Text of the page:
The above quotes are taken from articles which I will link to at the end of my post.

    Former Soviet dissident Lyudmila Alexeyeva has this to say about the law:



    High ranking persons at Human Rights Watch have also described their concern, and suspicion, that the new definition might be used to crack down on the opposition and people working for NGO's.

    Finally, the official gazette, Rossiyskaya Gazeta noted the following in a commentary on its website:



    These developments are quite concerning if you ask me and I feel that both the concern and suspicion that this might be used to target people opposed to Putin's regime is very much justified.

    Thoughts?

    BBC News - Russia treason: Putin approves sweeping new law
    Russia: New Treason Law Threatens Rights | Human Rights Watch
    Russia's Putin signs new treason law | Top News | Reuters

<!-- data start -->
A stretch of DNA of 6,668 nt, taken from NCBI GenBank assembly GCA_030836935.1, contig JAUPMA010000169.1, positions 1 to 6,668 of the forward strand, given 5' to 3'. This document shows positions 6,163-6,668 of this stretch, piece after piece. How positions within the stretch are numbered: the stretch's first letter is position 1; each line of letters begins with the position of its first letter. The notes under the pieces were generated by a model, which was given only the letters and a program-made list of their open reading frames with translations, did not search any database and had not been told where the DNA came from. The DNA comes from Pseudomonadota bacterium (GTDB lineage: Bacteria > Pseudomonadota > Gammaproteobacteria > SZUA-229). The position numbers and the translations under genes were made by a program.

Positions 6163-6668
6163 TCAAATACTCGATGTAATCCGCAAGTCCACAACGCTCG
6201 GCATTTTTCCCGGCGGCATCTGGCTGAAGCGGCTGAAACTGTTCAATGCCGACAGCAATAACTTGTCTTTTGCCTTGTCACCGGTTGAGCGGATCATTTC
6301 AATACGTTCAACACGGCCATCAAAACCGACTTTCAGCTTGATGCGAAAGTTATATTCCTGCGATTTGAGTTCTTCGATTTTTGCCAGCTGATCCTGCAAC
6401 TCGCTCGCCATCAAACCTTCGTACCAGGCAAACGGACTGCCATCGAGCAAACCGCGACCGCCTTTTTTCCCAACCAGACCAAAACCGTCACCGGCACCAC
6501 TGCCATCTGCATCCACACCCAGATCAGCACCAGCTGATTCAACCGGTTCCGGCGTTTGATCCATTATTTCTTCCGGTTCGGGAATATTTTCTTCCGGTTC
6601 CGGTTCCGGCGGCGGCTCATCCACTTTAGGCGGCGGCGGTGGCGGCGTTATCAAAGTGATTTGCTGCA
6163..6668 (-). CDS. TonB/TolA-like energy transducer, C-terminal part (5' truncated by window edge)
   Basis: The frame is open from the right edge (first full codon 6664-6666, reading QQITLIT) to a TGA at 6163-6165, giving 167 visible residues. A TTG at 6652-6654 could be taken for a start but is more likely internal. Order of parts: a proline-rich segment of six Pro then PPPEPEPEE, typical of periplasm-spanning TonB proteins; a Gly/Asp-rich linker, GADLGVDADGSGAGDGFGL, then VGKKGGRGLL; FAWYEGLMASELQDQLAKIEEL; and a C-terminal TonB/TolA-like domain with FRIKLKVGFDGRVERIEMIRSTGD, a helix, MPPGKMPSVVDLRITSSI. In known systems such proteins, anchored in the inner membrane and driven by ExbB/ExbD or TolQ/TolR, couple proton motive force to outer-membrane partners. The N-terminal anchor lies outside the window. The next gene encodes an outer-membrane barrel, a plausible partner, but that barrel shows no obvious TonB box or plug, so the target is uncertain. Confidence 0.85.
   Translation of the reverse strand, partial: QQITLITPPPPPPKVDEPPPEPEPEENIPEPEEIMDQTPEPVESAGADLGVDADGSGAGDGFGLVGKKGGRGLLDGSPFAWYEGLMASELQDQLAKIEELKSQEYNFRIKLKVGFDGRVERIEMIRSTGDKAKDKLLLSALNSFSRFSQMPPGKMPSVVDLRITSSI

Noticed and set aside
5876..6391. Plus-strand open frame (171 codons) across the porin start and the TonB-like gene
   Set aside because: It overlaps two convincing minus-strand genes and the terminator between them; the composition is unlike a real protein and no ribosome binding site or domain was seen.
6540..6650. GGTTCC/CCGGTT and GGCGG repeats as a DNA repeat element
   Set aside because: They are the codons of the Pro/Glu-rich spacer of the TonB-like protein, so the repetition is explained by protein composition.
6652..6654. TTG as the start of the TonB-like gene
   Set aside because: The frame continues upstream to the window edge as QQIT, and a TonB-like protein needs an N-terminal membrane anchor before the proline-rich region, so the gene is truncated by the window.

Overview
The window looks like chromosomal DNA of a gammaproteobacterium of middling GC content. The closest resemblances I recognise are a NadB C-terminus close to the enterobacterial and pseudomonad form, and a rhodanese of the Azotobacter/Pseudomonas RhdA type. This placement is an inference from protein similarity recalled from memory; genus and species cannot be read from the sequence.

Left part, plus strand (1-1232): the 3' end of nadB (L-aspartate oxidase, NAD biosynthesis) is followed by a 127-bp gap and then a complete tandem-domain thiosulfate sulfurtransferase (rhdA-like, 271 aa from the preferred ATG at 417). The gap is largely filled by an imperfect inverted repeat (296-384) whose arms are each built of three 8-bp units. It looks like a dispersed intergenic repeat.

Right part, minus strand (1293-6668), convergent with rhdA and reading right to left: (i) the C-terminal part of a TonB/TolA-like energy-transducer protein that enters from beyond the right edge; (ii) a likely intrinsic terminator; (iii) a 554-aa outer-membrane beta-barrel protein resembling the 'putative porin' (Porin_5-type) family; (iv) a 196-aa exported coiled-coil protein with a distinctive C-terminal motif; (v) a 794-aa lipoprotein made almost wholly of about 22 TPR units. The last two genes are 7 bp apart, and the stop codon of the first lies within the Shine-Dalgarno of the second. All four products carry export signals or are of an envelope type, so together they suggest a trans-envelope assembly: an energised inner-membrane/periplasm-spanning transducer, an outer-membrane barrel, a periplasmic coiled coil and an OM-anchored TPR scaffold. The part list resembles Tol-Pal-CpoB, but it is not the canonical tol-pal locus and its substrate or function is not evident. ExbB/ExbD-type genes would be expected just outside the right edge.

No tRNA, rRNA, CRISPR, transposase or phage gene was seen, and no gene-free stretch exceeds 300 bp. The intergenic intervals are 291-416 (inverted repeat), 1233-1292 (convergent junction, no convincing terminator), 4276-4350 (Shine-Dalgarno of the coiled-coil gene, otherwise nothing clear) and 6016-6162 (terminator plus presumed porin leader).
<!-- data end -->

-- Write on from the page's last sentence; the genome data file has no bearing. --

Lyudmila Alexeyeva - Wikipedia, the free encyclopedia
    Not arguing with your concerns but when these issues arise, I always wonder who these groups are that comment. Who are Human Rights Watch exactly? Are they elected? Are they a EU organisation? Is there many people in this group and what is their agenda, politics or background?
    Bringing reconciliation, mutual respect and cross community understanding to Northern Ireland through facts

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    Quote Originally Posted by Niall996 View Post
    Not arguing with your concerns but when these issues arise, I always wonder who these groups are that comment. Who are Human Rights Watch exactly? Are they elected? Are they a EU organisation? Is there many people in this group and what is their agenda, politics or background?
    Aye, I fully recognize that you have to be careful when looking at advocacy groups. Or did you want me to explain HRW's background (by HRW's very reputation I'm inclined to believe you wanted to make the point I think you did instead of wanting me to explain HRW's background. Please correct me if I'm wrong).

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    Politics.ie Member milestogo's Avatar
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    Are NGO's not foreign agents?